Like many of our readers, the SUP team will be working remotely as much as possible while the covid-19 situation develops. For readers spending a lot of time at home, we’ve compiled some of our favourite free online reading materials, from our own open access collection and from around the world. From history to great Australian poetry to classic children’s picture books, we hope you find something to add to your reading pile.
(We know that we are lucky to be able to work remotely, and we’re grateful for the frontline and other essential workers who can’t.)
Sydney Open Library
In our Sydney Open Library, you’ll find all of SUP’s open access books, including history, biography, politics, literary criticism, public health and more, all free to read.
In Night Skies of Aboriginal Australia, Dianne Johnson explores how Aboriginal peoples have seen and responded to the stars and planets over millennia. In Contemporary Australian Literature, Nicholas Birns asks how Australian writers have grappled with questions of distance, history and globalisation, from Patrick White to Hannah Kent, Christos Tsiolkas and Alexis Wright. In Fighting Nature, Peta Tait traces the rise of animal circuses and travelling menageries in the 19th century against the backdrop of expanding empires.
There are many more titles in the Sydney Open Library, all reflecting SUP’s mission to publish books that “engage, inspire, and stimulate debate”.
University of Sydney Library
The University Library’s digital collections include treasures that could keep you reading for weeks. Find out what student newspaper Honi Soit was saying in 1987. Dip into an annotated first edition of Isaac Newton’s Principia. Or brush up on your science knowledge with the comic strip “Frontiers of Science”. First published in the Sydney Morning Herald in 1961, this daily short comic explored big scientific questions. It was a hit with readers and at its peak was syndicated in over 600 newspapers around the world. As well as providing an accessible introduction to concepts such as relativity and radiation, it gives a fascinating insight into what was on scientists’ and readers’ minds at the height of the Cold War. (Is there life on Venus, and will the Russians get there first?)
Australian Poetry Library
Created by the University of Sydney and the Australian Copyright Agency, the Australian Poetry Library hosts tens of thousands of poems by Australian writers, plus recordings of poets reading their work. You can browse themed collections such as cat poems, sister poems, school poems and “missing you” poems, or curate your own collection of favourites. There’s also a handy glossary of poetical terms, from alexandrine to villanelle.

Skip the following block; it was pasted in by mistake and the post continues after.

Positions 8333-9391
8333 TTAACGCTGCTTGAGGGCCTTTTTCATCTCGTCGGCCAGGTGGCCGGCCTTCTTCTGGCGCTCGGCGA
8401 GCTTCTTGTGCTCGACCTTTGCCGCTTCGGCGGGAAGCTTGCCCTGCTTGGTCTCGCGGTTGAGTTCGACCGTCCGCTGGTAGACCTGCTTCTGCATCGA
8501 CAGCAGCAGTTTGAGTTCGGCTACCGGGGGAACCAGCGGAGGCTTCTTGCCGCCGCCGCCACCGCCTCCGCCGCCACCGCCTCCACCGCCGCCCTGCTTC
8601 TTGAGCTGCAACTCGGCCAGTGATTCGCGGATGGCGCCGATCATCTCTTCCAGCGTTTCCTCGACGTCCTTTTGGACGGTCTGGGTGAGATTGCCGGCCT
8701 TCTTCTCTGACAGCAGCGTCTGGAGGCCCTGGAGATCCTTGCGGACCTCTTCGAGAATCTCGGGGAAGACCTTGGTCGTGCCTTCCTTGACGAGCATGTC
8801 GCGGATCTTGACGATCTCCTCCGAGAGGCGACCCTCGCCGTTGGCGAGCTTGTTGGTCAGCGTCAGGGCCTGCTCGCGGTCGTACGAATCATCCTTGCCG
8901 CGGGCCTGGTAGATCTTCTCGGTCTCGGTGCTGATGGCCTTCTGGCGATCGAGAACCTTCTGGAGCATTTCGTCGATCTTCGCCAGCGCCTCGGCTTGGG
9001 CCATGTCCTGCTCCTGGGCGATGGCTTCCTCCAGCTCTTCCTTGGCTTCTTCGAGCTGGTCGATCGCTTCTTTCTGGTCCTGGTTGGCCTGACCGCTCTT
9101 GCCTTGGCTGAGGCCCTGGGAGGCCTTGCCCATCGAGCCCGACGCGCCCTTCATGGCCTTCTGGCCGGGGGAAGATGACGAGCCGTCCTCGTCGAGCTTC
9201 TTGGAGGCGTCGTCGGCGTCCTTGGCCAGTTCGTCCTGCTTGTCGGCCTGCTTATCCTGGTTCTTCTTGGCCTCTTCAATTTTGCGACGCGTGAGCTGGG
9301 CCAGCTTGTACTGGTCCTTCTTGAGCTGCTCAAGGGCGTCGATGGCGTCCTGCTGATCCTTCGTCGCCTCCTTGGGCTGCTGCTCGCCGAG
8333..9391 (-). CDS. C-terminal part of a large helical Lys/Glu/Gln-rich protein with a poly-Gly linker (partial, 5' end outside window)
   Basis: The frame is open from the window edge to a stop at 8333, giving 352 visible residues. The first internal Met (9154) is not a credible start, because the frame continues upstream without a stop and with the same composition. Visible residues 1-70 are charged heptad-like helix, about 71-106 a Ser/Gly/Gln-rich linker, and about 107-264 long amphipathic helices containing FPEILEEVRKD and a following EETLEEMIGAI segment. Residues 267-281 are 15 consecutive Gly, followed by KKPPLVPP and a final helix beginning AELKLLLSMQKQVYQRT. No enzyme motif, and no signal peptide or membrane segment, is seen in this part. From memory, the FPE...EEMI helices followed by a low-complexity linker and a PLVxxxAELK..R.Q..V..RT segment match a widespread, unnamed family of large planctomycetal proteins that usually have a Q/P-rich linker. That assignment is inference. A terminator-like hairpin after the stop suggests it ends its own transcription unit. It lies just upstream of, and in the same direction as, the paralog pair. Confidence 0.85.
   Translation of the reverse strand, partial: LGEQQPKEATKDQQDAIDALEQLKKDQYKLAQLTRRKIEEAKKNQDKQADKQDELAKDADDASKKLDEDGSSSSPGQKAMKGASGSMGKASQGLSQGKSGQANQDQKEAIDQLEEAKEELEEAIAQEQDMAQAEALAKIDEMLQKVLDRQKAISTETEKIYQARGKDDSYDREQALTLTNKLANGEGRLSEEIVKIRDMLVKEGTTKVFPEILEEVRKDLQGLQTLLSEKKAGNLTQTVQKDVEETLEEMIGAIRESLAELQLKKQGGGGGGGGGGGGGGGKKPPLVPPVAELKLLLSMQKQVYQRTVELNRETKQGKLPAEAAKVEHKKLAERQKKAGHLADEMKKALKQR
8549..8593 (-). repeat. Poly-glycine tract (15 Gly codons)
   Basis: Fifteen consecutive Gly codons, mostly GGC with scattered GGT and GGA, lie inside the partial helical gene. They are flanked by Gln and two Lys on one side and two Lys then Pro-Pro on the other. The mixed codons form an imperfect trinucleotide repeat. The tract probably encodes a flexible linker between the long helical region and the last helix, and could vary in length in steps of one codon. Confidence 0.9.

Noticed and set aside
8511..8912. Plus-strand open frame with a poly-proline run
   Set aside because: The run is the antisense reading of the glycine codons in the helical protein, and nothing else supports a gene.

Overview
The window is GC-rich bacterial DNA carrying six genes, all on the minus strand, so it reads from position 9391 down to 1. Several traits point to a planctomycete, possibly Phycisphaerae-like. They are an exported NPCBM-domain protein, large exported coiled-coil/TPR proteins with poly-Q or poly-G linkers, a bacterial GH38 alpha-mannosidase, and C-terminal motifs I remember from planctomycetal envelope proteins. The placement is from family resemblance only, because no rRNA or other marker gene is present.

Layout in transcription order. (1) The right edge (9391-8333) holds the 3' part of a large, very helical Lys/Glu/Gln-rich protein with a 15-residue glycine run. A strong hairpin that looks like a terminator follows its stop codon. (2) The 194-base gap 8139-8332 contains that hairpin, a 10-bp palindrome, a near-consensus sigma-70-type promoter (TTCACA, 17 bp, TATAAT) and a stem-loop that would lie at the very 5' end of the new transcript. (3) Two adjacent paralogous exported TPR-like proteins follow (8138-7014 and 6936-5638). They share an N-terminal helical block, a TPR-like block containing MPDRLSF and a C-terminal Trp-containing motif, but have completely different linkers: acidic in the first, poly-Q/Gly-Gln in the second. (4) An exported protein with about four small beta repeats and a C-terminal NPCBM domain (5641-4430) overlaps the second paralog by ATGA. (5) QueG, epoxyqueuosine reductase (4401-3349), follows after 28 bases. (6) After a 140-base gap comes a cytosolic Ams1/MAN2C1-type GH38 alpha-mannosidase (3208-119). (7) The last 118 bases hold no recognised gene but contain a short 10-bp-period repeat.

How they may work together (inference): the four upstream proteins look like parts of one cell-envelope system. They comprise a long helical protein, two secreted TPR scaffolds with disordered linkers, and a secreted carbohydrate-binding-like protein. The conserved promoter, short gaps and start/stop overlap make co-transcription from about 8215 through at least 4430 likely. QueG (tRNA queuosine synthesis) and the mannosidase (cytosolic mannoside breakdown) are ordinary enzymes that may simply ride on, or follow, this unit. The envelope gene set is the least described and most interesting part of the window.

Indigenous Music of Australia
Several books in our Indigenous Music of Australia series have companion websites, where you can learn about the music of Indigenous communities and stream audio and video recordings of musicians performing their songs. For the Sake of a Song focuses on wangga, public dance-songs from the Daly region of north-western Australia. Songs from the Stations documents wajarra, public songs of the Gurindji people in the Northern Territory. The most recent book in the series, Archival Returns, is available open access. It explores how Aboriginal communities, museums, libraries, and other cultural institutions are collaborating to return cultural materials to the communities who created them.
More from around the web...
For more free online reading, check out these other great resources from around the internet:
World Digital Library: free ebooks and audiobooks, including classics, history, science, medicine, biographies, children’s books and more.
International Children’s Library: a huge selection of books for children in English and 19 other languages, focusing on “books that help children understand the world around them and the global society in which they live”.
Open Culture: free audio and ebooks, from Aeschylus to Z.
Readprint: classics, poetry, history and more. You can create reading lists to keep track of the books you’ve read and those you want to read next.
The National Library of Australia has an impressive collection of ebooks, and of course is host to Trove: If you are holed-up at home, now might be the time to research that quirky corner of history that you’ve always wondered about. Search for your street, your local pub, or your mysterious great-aunt Ethel’s name in Trove’s extensive collection of digital newspapers and see what surprising histories you discover.
Lastly, for those days when you need to step away from the books, Google Street View can take you to amazing galleries and museums, artists’ studios, and theatres, while NPR’s list of free things that weren’t free before coronavirus includes Broadway shows, concerts, classes, fitness activities and more.
Take care, everyone.